Center for Infectious Disease and Vaccine Research; Department of Medicine, Division of Infectious Diseases and Immunology
Adolescent; Child; Child, Preschool; Dengue; Dengue Hemorrhagic Fever; Female; Genes, T-Cell Receptor beta; Humans; Infant; Male; Reverse Transcriptase Polymerase Chain Reaction; Severity of Illness Index; Thailand
Immunology and Infectious Disease | Pediatrics
T lymphocyte activation during dengue is thought to contribute to the pathogenesis of dengue hemorrhagic fever (DHF). We examined the T cell receptor Vbeta gene usage by a reverse transcriptase-polymerase chain reaction assay during infection and after recovery in 13 children with DHF and 13 children with dengue fever (DF). There was no deletion of specific Vbeta gene families. We detected significant expansions in usage of single Vbeta families in six subjects with DHF and three subjects with DF over the course of infection, but these did not show an association with clinical diagnosis, viral serotype, or HLA alleles. Differences in Vbeta gene usage between subjects with DHF and subjects with DF were of borderline significance. These data suggest that the differences in T cell activation in DHF and DF are quantitative rather than qualitative and that T cells are activated by conventional antigen(s) and not a viral superantigen.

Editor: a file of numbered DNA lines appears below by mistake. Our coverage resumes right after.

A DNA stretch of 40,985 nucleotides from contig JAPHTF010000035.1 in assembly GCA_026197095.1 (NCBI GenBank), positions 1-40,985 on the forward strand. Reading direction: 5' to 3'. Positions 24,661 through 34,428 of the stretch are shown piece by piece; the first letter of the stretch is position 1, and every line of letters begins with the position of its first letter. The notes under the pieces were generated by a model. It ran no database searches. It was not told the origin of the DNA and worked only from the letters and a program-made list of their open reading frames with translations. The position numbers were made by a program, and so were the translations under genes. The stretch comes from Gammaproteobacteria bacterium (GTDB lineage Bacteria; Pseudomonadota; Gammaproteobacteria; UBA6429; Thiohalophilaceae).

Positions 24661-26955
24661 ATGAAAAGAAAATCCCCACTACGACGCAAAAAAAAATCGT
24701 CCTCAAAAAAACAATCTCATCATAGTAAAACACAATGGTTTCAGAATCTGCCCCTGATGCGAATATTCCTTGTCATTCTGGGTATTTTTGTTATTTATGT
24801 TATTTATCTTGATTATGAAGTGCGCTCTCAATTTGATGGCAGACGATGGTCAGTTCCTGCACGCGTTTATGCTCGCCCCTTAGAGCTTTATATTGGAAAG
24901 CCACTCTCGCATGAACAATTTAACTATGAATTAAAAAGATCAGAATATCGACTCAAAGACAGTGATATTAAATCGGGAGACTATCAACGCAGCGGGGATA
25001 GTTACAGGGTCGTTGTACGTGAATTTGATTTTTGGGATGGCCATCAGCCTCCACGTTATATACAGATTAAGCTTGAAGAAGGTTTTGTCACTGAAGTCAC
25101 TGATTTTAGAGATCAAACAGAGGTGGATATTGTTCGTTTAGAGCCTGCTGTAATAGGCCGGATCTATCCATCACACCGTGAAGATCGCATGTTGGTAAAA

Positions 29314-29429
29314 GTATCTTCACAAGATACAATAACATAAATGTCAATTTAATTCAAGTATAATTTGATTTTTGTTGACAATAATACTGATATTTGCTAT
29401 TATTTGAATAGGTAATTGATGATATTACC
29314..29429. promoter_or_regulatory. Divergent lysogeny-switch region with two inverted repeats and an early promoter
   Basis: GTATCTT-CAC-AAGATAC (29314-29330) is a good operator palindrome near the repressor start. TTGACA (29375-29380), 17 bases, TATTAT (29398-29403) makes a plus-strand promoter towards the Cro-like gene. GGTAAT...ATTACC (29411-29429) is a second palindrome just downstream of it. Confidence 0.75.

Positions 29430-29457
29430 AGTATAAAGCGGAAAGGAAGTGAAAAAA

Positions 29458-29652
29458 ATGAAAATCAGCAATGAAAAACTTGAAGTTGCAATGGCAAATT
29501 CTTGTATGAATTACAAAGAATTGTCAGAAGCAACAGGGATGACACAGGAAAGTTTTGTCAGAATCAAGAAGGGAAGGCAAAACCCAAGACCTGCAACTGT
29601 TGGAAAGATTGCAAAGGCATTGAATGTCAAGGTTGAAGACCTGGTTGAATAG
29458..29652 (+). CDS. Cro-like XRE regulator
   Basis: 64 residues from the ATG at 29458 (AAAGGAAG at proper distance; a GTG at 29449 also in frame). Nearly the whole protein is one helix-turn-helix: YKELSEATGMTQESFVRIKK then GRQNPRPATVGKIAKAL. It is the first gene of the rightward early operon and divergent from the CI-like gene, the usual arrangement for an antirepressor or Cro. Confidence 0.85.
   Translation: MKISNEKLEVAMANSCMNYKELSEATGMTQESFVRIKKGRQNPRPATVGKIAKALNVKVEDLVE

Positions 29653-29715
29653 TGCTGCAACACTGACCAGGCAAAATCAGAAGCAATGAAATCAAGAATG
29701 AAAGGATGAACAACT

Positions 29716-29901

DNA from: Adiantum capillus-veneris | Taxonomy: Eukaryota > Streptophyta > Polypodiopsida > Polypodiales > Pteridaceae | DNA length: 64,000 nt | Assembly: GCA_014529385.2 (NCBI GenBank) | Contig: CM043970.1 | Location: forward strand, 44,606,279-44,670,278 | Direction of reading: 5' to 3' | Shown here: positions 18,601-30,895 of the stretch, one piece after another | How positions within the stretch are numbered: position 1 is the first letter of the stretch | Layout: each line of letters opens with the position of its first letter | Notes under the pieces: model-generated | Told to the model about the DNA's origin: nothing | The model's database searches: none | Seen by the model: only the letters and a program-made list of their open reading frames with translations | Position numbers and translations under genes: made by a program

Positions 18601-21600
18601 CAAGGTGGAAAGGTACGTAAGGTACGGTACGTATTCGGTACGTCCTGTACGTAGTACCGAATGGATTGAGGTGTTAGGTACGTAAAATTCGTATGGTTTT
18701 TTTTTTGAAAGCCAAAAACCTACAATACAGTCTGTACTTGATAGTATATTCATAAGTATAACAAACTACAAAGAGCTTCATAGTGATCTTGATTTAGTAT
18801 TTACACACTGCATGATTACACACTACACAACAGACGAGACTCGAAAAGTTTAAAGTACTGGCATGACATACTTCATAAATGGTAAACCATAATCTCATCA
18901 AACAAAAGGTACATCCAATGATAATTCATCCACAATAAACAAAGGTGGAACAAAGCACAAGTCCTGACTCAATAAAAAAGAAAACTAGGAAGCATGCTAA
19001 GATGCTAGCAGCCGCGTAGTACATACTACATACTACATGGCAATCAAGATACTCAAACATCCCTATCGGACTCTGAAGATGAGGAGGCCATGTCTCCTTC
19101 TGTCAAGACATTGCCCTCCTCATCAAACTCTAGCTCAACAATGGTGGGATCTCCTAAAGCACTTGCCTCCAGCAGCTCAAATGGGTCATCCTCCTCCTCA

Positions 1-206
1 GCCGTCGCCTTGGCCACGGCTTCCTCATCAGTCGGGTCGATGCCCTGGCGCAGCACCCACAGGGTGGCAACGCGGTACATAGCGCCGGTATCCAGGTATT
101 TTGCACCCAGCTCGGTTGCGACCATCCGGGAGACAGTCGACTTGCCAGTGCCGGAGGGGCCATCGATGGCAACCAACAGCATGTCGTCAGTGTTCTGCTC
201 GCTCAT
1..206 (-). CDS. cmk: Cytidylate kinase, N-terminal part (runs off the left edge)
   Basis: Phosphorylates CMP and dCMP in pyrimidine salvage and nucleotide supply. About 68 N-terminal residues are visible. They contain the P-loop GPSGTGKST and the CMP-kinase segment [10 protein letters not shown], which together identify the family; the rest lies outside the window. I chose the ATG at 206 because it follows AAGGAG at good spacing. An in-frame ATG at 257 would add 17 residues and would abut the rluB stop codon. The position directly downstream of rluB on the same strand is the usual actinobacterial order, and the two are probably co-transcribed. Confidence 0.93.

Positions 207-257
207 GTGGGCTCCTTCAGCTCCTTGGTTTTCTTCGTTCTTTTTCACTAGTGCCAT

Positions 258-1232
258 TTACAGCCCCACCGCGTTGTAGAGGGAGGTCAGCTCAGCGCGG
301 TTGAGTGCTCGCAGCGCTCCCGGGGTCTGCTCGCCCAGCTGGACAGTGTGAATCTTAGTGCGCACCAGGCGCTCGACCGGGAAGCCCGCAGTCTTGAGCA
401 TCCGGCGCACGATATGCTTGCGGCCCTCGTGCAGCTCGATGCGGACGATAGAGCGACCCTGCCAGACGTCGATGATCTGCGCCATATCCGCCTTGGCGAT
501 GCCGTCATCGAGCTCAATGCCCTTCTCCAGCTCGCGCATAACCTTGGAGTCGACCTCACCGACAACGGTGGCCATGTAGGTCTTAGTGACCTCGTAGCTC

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Citation: Am J Trop Med Hyg. 2001 Jan-Feb;64(1-2):41-8.